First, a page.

CHICAGO — Chicago lost a modern-day “untouchable” Wednesday as Patrick Fitzgerald — a feared US prosecutor who has locked up terrorists, mobsters and two governors — announced his resignation after more than 10 years.
The tough-talking Fitzgerald, 51, made a name for himself in New York where he helped prosecute two high-profile terror cases — the 1993 bombing of the World Trade Center and the 1998 bombings of US embassies in Kenya and Tanzania.
He rose to national prominence after being tapped to investigate the 2003 leak of the identity of CIA agent Valerie Plame, whose husband angered the Bush administration by publicly questioning the justification for the Iraq war.
Fitzgerald indicted Lewis Scooter Libby — who was then Vice President Dick Cheney’s chief of staff and national security advisor — and led the team which won Libby’s 2007 conviction on perjury and obstruction of justice charges.
Attorney General Eric Holder hailed Fitzgerald for serving the American people “with the utmost integrity and a steadfast commitment to the cause of justice” in his 24 years as a federal prosecutor.
Fitzgerald was appointed US Attorney for the Northern District of Illinois just 10 days before the terrorist attacks of September 11, 2001.
He has cracked down — though not always successfully — on those who tried to pursue or support terrorism in his midwestern district of nine million people.
One notable failure was the case of Chicago businessman Muhammad Salah, found not guilty of terror charges after being accused of acting as a bag man for Hamas, which controls the Gaza Strip and is designated by the United States as a terrorist group.
Fitzgerald was able to get “actionable intelligence” from David Headley — who admitted to helping plan the 2008 Mumbai attacks in which 166 people died in exchange for avoiding a possible death penalty — and convict Headley’s childhood friend Tahawwur Hussain Rana for helping to plot an aborted attack on a Danish newspaper.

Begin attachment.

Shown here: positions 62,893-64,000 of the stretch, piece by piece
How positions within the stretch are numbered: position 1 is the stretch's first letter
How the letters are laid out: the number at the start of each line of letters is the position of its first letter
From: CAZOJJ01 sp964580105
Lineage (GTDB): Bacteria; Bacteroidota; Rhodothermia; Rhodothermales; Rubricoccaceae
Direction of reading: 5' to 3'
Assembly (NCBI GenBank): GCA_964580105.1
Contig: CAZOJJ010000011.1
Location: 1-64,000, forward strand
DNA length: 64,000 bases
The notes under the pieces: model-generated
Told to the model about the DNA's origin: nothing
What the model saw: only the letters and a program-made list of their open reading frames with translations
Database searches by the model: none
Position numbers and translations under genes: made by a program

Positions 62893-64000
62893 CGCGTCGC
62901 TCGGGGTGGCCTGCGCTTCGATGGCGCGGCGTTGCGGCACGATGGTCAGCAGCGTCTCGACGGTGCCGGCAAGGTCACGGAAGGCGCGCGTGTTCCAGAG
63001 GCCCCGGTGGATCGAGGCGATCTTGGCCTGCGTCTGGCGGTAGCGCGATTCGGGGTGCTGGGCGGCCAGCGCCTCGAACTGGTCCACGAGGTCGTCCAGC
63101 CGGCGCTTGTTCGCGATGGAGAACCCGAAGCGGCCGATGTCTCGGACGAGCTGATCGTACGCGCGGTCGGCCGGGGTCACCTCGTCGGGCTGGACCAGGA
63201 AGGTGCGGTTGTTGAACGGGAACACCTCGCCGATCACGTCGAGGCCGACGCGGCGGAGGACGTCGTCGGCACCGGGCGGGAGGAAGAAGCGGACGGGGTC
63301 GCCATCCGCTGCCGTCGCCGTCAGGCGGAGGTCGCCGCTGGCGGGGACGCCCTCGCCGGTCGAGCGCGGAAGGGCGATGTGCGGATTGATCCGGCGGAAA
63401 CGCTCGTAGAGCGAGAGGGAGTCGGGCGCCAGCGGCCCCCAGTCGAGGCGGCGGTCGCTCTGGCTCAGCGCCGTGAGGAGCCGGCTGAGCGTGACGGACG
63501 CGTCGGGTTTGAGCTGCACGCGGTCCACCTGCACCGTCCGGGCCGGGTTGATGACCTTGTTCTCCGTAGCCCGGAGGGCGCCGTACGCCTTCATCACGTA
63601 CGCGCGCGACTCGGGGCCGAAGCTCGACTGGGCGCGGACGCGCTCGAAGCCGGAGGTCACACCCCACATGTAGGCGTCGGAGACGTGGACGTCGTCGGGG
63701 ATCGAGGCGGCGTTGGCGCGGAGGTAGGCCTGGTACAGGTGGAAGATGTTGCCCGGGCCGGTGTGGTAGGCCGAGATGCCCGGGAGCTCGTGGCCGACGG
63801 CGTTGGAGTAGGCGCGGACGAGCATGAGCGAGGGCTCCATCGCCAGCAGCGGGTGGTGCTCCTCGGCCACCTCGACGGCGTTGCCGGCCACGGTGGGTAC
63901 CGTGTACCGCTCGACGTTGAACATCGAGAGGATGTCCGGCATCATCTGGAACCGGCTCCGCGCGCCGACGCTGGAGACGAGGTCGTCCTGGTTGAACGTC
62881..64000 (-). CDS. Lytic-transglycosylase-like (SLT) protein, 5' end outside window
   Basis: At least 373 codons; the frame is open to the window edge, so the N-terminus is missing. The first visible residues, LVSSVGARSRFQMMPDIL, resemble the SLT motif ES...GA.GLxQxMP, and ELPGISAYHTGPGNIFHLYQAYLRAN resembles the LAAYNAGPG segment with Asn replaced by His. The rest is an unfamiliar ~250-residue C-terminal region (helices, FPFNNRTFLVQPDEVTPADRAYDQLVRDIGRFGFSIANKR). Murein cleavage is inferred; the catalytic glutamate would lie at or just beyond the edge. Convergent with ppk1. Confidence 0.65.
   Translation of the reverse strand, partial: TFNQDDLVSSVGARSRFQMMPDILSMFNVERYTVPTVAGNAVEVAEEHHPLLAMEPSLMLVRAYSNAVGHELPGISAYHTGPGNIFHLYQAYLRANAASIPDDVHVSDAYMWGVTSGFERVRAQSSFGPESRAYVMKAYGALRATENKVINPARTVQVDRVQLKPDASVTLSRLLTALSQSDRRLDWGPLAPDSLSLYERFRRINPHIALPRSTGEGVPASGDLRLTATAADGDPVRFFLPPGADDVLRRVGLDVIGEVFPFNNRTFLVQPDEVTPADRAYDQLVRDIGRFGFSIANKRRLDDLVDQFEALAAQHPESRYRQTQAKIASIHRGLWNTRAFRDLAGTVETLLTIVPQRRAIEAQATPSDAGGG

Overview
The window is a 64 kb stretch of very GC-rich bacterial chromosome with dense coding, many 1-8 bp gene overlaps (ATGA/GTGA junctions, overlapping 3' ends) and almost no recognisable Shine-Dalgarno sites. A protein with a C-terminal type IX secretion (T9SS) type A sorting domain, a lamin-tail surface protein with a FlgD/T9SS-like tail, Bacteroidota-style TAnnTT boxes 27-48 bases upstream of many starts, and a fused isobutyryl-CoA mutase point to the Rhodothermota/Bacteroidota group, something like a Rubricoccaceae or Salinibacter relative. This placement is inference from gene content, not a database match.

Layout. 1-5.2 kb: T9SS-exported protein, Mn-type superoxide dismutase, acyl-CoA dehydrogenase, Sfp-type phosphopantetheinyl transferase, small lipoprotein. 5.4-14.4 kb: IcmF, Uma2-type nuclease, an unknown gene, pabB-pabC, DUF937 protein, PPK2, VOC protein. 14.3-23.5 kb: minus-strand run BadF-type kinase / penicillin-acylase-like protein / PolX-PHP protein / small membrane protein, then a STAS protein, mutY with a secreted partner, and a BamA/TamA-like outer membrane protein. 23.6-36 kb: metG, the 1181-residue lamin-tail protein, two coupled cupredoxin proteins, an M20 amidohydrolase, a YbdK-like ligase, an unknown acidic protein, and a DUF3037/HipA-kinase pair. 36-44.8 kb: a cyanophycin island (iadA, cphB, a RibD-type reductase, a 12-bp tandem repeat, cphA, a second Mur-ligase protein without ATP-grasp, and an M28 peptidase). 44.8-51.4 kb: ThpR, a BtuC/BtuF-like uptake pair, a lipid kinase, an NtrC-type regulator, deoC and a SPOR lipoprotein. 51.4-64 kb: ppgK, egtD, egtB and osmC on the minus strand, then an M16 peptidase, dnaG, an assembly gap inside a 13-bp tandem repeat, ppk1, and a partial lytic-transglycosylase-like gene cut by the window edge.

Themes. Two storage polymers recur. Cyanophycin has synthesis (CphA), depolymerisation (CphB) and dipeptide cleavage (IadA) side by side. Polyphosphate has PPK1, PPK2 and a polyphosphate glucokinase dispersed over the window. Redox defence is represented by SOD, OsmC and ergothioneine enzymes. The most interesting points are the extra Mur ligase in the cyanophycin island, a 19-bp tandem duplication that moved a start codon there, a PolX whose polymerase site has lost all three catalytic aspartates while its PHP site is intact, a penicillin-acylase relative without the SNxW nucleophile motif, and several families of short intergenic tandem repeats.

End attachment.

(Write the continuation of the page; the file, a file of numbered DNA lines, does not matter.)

He also made international headlines for his prosecution of media baron Conrad Black on fraud and obstruction of justice charges.
Fitzgerald is best known in Chicago, however, for his relentless pursuit of corrupt public officials.
He sent FBI agents to arrest then-governor Rod Blagojevich in the midst of what Fitzgerald called a “political corruption crime spree” after wire taps caught the Democratic politician trying to auction off President Barack Obama’s vacated senate seat to the highest bidder in 2008.
He also locked up former Republican governor George Ryan — who gained international fame for his 1999 moratorium on executions — after a massive probe of the sale of government licenses, contracts and leases while Ryan was secretary of state.
“He has made Illinois a more ethical state by bringing justice to those who betrayed the public’s trust,” Chicago Governor Pat Quinn said in a statement thanking Fitzgerald for his hard work rooting out corruption.
His taking down of Chicago mafia figures saw him compared to Eliot Ness, the legendary leader of a Prohibition era team of Chicago-based law enforcement agents known as the “Untouchables.”
Fitzgerald, who is married with two small children, has no immediate plans for future employment and will officially step down on June 30, his office said. He gave no reason for his departure.
[Image via Melody Kramer, Creative Commons licensed]